VoltDB ships with a default Log4J configuration file, voltdb/log4j.xml, in the installation directory. The sample applications and the VoltDB shell commands use this file to configure logging and it is recommended for new application development. This default Log4J file lists all of the VoltDB-specific logging categories and can be used as a template for any modifications you wish to make. Or you can create a new file from scratch.
The following is an example of a Log4J configuration file:
<?xml version="1.0" encoding="UTF-8" ?> <!DOCTYPE log4j:configuration SYSTEM "log4j.dtd"> <log4j:configuration xmlns:log4j="http://jakarta.apache.org/log4j/"> <appender name="Async" class="org.apache.log4j.AsyncAppender"> <param name="Blocking" value="true" /> <appender-ref ref="Console" /> <appender-ref ref="File" /> </appender> <appender name="Console" class="org.apache.log4j.ConsoleAppender"> <param name="Target" value="System.out" /> <layout class="org.apache.log4j.TTCCLayout" /> </appender> <appender name="File" class="org.apache.log4j.FileAppender"> <param name="File" value="/tmp/voltdb.log" /> <param name="Append" value="true" /> <layout class="org.apache.log4j.TTCCLayout" /> </appender> <logger name="AUTH"> <!-- Print all VoltDB authentication messages --> <level value="trace" /> </logger> <root> <priority value="debug" /> <appender-ref ref="Async" /> </root> </log4j:configuration>
The preceding configuration file defines three destinations, or appenders, called Async, Console, and File. The appenders define the type of output (whether to the console, to a file, or somewhere else), the location (such as the file name), as well as the layout of the messages sent to the appender. See the log4J documentation for more information about layout.
Note that the appender Async is a superset of Console and File. So any messages sent to Async are routed to both Console and File. This is important because for logging of VoltDB, you should always use an asynchronous appender as the primary target to avoid the processing of the logging messages from blocking other execution threads.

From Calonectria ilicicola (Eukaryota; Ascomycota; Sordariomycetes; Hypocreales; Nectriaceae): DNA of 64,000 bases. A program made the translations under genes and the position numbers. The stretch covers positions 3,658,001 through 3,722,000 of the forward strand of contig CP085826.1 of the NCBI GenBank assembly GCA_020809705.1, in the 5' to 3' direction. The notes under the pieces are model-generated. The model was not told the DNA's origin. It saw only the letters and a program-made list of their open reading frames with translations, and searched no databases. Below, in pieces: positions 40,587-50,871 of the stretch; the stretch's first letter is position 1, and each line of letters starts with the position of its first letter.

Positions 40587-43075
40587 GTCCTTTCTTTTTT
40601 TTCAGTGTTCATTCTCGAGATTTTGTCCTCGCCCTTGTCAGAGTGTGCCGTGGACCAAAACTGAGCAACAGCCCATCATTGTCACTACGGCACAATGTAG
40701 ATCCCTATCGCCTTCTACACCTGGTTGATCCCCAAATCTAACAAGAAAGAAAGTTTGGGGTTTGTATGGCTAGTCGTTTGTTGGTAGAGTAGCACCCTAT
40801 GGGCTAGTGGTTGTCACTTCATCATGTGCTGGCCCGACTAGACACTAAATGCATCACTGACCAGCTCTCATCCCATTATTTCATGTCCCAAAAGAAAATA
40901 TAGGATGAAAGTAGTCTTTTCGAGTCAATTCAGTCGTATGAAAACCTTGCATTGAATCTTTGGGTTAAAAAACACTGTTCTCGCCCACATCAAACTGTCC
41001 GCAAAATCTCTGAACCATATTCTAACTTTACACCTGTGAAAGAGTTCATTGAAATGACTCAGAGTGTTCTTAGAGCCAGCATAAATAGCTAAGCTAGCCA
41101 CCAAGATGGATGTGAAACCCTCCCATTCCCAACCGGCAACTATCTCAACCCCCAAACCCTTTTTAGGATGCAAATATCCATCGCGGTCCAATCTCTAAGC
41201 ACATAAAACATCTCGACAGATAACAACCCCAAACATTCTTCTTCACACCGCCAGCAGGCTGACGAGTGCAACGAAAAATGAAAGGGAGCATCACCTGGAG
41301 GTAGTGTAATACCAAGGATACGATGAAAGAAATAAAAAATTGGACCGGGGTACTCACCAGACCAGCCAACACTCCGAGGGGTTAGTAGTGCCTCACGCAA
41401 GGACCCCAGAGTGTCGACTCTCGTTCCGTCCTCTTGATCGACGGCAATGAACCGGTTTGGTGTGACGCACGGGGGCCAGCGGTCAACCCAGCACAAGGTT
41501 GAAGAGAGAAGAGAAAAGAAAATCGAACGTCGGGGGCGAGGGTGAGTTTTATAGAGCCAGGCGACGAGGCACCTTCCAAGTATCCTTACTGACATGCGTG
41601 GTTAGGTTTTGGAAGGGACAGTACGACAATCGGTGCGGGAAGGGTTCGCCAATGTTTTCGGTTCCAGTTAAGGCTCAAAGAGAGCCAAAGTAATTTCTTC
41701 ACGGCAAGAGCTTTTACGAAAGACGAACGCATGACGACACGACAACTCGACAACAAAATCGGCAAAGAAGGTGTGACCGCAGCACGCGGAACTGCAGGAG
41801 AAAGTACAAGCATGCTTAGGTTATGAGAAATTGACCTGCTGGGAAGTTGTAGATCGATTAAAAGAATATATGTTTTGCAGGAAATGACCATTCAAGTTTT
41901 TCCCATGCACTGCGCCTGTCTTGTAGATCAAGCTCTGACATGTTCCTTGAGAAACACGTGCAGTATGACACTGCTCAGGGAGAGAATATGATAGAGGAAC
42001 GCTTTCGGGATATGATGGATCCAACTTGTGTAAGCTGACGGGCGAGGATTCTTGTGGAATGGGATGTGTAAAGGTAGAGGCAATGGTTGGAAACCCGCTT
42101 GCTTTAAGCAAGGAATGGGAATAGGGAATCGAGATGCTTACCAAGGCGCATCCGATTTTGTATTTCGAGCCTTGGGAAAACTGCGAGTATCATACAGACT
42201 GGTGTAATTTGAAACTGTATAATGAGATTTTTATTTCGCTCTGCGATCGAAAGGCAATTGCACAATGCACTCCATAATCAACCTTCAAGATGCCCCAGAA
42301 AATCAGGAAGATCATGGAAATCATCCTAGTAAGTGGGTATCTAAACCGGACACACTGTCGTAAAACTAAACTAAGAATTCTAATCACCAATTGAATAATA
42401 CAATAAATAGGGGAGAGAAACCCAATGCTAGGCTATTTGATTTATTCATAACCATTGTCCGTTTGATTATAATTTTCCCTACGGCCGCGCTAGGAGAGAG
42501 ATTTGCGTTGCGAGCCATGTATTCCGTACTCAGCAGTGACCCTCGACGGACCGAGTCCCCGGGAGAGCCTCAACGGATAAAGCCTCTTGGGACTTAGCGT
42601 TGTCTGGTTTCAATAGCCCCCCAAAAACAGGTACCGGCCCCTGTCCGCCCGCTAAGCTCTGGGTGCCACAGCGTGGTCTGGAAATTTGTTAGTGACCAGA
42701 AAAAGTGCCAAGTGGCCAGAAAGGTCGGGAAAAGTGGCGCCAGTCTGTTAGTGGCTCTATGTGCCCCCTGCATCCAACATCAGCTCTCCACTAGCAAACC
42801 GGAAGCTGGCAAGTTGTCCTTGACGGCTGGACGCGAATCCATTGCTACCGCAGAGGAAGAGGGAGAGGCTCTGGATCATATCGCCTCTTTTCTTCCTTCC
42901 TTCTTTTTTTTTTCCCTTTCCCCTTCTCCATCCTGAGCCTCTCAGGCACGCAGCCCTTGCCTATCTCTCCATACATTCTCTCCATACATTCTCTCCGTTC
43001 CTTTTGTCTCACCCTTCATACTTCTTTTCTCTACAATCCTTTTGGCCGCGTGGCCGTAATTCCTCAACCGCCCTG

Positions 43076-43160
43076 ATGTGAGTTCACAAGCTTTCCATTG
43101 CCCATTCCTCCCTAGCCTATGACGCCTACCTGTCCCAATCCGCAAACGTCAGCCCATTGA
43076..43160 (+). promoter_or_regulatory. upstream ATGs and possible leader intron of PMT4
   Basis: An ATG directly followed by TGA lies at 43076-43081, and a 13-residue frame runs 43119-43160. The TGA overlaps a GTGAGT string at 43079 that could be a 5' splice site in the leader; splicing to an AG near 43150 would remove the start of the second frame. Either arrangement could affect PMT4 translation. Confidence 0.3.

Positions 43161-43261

More importantly, you should not use any appenders that are susceptible to extended delays, blockages, or slow throughput, This is particularly true for network-based appenders such as SocketAppender and third-party log infrastructures including logstash and JMS. If there is any prolonged delay in writing to the appenders, messages can end up being held in memory causing performance degradation and, ultimately, generating out of memory errors or forcing the database into read-only mode.
The configuration file also defines a root class. The root class is the default logger and all loggers inherit the root definition. So, in this case, any messages of severity "debug" or higher are sent to the Async appender.
Finally, the configuration file defines a logger specifically for VoltDB authentication messages. The logger identifies the class of messages to log (in this case "AUTH"), as well as the severity ("trace"). VoltDB defines several different classes of messages you can log. Table 6.1, “VoltDB Components for Logging” lists the loggers you can invoke.
Table 6.1. VoltDB Components for Logging
|ADHOC||Execution of ad hoc queries|
|AUTH||Authentication and authorization of clients|
|COMPILER||Interpretation of SQL in ad hoc queries|
|CONSOLE||Informational messages intended for display on the console|
|DR||Database replication sending data|
|DRAGENT||Database replication receiving data|
|GC||Java garbage collection|
|HOST||Host specific events|
|ELASTIC||Elastic addition of nodes to the cluster|
|LOADER||Bulk loading of data (including as part of import)|
|NETWORK||Network events related to the database cluster|
|REJOIN||Node recovery and rejoin|
|SQL||Execution of SQL statements|